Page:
DEAR ABBY: I have been married to a wonderful man for six years, and we've been together for 10. We bought a house a few years ago, and since then our sex life has significantly decreased. I know the stress of being homeowners hasn't helped our situation, and over the last year I have felt like I'm falling out of love.
A few weeks ago, I ran into a man I dated before my husband, and there was a spark between us that neither of us can deny. He broke my heart years ago, but I can't shake this feeling of wanting -- needing -- to be with him. I can't get him off my mind.
I hate the idea of breaking my husband's heart, but I also don't want to lose the chance to see what could be with my old flame. How can I come out of this on top? I'm terrified that I may have signed on to spend my life with someone who isn't my soul mate. -- AT A CROSSROADS IN N.C.
DEAR CROSSROADS: May I introduce a dose of sobriety? The man who broke your heart years ago is capable of doing it again.
After 10 years have passed, the chances are he, too, is married. If you pursue this, there will be collateral damage. No one, including you, will come out "on top" because someone always pays the price. You and your husband need to figure out why things changed after you bought that house and deal with it. If you do, it may improve your marriage.
DEAR ABBY: My grandfather has been put on a pedestal as the pillar of our family. Everyone except me adores him. I can barely stomach him. He's a racist and a sexist, and he abused my grandmother to her dying day. He now abuses his current wife. He has made her cry many times, but she still continues to cater to and worship him.
Whenever I bring up his issues, family members say it doesn't matter, and he deserves respect no matter how he acts. When I'm around him, I remain polite and respectful. However, I feel no love for him and have no desire to spend more time with him than I absolutely have to. Am I a terrible person? -- UNCERTAIN IN THE SOUTH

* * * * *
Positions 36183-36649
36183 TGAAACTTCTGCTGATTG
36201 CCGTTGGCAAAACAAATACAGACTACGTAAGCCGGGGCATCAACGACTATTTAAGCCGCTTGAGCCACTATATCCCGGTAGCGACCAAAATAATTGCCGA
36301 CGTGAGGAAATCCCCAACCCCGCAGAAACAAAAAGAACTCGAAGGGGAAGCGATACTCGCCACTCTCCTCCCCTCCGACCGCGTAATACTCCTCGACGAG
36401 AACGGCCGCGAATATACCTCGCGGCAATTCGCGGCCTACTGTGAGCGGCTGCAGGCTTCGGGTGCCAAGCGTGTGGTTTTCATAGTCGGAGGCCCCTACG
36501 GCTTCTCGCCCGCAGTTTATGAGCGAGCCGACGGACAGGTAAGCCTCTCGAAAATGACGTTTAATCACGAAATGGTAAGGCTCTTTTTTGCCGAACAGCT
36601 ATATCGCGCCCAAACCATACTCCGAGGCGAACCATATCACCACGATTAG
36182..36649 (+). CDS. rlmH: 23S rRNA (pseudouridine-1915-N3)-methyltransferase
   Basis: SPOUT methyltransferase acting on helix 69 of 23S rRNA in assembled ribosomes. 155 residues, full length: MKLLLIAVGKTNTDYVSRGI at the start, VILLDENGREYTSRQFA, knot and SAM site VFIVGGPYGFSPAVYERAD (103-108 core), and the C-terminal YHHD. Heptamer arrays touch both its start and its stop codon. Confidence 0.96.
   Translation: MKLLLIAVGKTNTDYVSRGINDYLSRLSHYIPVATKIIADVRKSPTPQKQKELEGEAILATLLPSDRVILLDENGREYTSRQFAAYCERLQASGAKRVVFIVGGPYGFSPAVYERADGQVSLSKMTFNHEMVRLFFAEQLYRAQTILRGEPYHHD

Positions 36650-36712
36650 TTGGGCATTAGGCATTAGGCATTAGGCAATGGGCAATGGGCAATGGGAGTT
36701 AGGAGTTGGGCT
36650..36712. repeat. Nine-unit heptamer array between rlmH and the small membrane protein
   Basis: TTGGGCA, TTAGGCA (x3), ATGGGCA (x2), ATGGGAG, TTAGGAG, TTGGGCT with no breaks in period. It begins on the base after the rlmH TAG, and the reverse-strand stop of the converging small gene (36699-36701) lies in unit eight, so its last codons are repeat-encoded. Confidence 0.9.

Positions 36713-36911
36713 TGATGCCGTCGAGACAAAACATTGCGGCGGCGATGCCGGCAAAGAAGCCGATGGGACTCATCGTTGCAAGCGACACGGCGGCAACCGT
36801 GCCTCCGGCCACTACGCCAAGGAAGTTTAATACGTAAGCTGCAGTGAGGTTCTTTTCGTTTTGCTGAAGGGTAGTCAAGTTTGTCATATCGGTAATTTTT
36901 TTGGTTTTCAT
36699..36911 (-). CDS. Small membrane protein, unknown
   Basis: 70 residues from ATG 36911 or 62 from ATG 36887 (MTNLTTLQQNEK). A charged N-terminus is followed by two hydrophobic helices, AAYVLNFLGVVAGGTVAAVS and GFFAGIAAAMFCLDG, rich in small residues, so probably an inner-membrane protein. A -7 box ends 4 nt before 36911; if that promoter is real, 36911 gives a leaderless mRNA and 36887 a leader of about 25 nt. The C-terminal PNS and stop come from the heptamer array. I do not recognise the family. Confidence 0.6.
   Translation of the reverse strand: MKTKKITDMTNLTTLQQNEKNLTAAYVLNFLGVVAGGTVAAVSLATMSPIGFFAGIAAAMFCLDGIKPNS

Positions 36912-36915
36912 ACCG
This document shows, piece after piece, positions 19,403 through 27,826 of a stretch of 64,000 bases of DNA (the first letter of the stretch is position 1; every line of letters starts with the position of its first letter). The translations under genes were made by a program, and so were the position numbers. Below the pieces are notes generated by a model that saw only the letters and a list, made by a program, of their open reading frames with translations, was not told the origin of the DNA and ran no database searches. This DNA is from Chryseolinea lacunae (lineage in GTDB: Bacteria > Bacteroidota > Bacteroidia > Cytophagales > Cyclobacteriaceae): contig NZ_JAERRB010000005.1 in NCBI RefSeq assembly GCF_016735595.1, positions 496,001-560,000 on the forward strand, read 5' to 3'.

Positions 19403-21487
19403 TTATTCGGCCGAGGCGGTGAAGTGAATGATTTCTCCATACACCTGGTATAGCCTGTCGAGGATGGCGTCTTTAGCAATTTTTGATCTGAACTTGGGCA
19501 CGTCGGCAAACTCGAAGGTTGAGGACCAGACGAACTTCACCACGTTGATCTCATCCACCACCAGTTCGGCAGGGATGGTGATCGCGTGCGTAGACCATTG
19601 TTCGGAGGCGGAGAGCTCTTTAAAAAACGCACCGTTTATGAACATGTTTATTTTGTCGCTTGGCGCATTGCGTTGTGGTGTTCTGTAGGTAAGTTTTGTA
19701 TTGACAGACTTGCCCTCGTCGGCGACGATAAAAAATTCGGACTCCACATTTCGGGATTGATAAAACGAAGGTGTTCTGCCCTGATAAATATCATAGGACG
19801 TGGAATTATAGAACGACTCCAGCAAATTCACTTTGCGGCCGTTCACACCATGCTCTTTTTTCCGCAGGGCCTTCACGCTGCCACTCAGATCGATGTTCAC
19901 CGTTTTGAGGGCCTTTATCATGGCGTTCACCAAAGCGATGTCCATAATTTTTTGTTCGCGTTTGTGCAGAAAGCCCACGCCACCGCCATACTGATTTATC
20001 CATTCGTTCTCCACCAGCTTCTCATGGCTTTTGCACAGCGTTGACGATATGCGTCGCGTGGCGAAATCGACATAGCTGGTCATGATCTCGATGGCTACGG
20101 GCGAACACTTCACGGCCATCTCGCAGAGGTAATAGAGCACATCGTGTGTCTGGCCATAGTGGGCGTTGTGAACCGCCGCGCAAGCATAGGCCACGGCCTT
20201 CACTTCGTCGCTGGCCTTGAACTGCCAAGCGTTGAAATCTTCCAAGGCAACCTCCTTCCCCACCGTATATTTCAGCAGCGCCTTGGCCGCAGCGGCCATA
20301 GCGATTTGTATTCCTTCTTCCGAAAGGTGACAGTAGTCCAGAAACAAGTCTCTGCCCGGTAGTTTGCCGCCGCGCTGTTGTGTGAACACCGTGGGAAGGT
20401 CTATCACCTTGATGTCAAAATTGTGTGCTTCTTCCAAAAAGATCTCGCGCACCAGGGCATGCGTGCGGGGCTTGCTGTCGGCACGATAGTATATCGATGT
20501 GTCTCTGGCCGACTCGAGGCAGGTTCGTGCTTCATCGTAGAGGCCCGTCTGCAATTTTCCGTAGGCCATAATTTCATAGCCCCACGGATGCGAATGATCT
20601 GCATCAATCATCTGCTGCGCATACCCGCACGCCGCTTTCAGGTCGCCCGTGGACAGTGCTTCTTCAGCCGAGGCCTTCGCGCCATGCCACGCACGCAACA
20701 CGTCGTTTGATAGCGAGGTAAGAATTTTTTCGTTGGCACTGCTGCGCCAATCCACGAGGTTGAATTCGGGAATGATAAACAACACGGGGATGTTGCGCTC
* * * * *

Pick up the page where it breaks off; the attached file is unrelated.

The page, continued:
DEAR UNCERTAIN: Not at all. You are simply someone who has a lower tolerance for racism, sexism and people who abuse others than the rest of your family.
DEAR ABBY: I understand that a person should stay home when he or she is sick in order to avoid spreading the illness to others. However, if you have plans with a friend, and your brother or sister has the flu but you have not gotten sick yet, is it your responsibility to warn your friend that you have been exposed? Should you cancel plans? I mean, what's the considerate thing to do in this situation? -- CAREFUL IN WASHINGTON
DEAR CAREFUL: In a case like this, full disclosure is imperative. If you know you have been exposed to a contagious illness and may be carrying the bug, the considerate thing to do would be to tell your friend so the person has the choice of whether to opt out.
For everything you need to know about wedding planning, order "How to Have a Lovely Wedding." Send your name and mailing address, plus check or money order for $8 (U.S. funds) to: Dear Abby, Wedding Booklet, P.O. Box 447, Mount Morris, IL 61054-0447. (Shipping and handling are included in the price.)